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didn’t know Tlon used Haskell, that’s awesome. Good luck and all the best to you. i admire your saintly patience in explaining this over & over to people who probably don’t listen anyway.

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Urbit can and should be considered a separate project from his political writings, and most people at Tlon do not subscribe to his political views, especially the leadership of Tlon.

This might be what some need to keep repeating to justify to themselves to keep taking those Thiel-bucks. However, it does not explain to my why:

  • “NY Urbit Week” was by the account of this blogger an event full of parties for and by the self-proclaimed neoreactionary “art” scene: Fear and Loathing on Planet Urbit - by Mike Crumplar
  • The “Mars Review of Books” described as “the intellectual magazine of the Urbit project” includes lengthy screeds about covid denialism, and a review in praise of Nick Land who along with Yarvin is considered one of the intellectual founders of neoreaction. (I won’t link this nonsense)
  • Galen Wolfe-Pauly, the cofounder of Tlon, who is still associated afaik, appeared on the “wet brain” podcast, which is a podcast associated with the NY neoreactionary scene: https://podcasts.apple.com/us/podcast/what-da-beep-is-web3-w-galen-tlon-toby-shorin-ed-urbit (more than once, and a podcast which has also hosted yarvin).
  • etc.

While Tlon might not have a direct association with Yarvin, it seems pretty evident to me that the broader associated social interest around this technology is reliant on people whose main interest is the association with Yarvin’s ideas (though perhaps with the claims of genetic racial inferiority of some to others scrubbed clean – from public view at least).

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While I understand the urge to comment on job postings to “warn” applicants of political views or implications of working for that company, I also find it somewhat annoying.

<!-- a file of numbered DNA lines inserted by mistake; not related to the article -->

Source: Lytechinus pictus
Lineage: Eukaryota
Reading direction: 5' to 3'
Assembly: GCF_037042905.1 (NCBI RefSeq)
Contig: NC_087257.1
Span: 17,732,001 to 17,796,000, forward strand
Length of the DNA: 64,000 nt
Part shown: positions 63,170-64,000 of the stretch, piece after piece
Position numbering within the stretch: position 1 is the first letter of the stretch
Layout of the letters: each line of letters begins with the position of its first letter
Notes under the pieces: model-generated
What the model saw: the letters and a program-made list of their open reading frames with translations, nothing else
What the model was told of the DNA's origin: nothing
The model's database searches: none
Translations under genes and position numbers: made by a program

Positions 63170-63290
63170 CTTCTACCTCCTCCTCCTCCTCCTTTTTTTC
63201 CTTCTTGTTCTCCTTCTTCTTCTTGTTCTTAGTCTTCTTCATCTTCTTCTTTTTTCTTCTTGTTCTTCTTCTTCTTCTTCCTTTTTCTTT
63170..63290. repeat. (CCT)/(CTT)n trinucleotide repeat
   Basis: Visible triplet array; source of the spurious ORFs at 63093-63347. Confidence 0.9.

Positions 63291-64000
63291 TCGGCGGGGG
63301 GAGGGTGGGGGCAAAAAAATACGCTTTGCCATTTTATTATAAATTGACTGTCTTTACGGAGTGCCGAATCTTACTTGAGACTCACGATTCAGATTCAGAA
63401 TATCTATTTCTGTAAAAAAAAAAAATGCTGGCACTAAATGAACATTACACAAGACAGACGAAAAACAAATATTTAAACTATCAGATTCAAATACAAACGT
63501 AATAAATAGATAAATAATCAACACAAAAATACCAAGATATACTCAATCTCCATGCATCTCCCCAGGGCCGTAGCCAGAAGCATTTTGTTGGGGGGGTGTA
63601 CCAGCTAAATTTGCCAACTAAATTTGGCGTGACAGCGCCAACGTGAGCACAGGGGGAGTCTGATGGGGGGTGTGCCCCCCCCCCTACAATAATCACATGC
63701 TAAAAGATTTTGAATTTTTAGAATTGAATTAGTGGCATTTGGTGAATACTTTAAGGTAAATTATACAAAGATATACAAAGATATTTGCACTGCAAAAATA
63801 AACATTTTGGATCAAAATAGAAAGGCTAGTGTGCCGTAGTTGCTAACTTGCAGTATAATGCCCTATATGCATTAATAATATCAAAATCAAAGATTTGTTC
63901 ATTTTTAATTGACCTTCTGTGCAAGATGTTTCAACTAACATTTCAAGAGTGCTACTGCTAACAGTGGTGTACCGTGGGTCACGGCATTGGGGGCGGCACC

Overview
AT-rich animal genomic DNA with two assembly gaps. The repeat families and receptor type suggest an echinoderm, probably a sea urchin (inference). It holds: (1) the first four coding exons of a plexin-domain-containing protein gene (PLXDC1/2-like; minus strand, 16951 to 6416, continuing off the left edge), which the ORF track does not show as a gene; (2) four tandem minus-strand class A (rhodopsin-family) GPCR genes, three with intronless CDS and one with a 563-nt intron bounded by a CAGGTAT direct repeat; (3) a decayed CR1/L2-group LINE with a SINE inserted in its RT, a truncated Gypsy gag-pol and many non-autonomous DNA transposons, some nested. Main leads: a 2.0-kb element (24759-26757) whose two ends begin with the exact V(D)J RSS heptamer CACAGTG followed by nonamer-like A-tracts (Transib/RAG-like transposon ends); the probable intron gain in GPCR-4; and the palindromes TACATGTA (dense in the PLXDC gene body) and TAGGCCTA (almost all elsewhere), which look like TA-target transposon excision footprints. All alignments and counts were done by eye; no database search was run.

On every thread on reddit from a blockchain company we have to read about how it wastes energy and is a source for fraud and gambling.

Meta destroys democracy. Banks are destroying economy with their greed. Military associated companies fuel war, etc etc

It is my opinion that if you’re not interested to engage with a company on a job posting, you should refrain from commenting on that thread. If you think you need to publicly warn about a company or industry, write a blog post and share it with the community (possibly on another thread than the hiring thread).

I think that’s good manners. Everyone can and should do their own research.

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Plenty of people make decisions on employment based not only on immediate pay or conditions but on if the company is one they would be comfortable working for in terms of more broader concerns about the nature or history of the company, how being employed there is perceived more widely by others, etc. as well.

As such I think it is perfectly on topic to discuss these things in a job offer thread. Sure, people should do research. But also, a discussion forum is for discussions, and if one person did some research and has some pertinent information and links, it is beyond appropriate and in fact actively helpful if they do others the courtesy of sharing that information rather than forcing everyone to dig it up themselves.

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You missed the point.

  1. You’re absolutely free to share information in public. As I said: write a blog, create a new thread, share it.
  2. However, doing this on job posting threads is bad form. These things create chilling effects that make people stop using this forum or reddit to promote new positions. I’ve worked for at least one company that didn’t want to do a job posting anywhere, where Haskell community members can comment. Because the threads quickly derail into negativity.

Even companies you deem worthy of your time may not want to post their positions here, because there may be someone else who has a negative opinion about them.

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The discussion is interesting and a bit too meta for this thread (which is a specific job offer from a specific company). Consider opening a new topic if you want to further debate the dos and donts of job posting threads.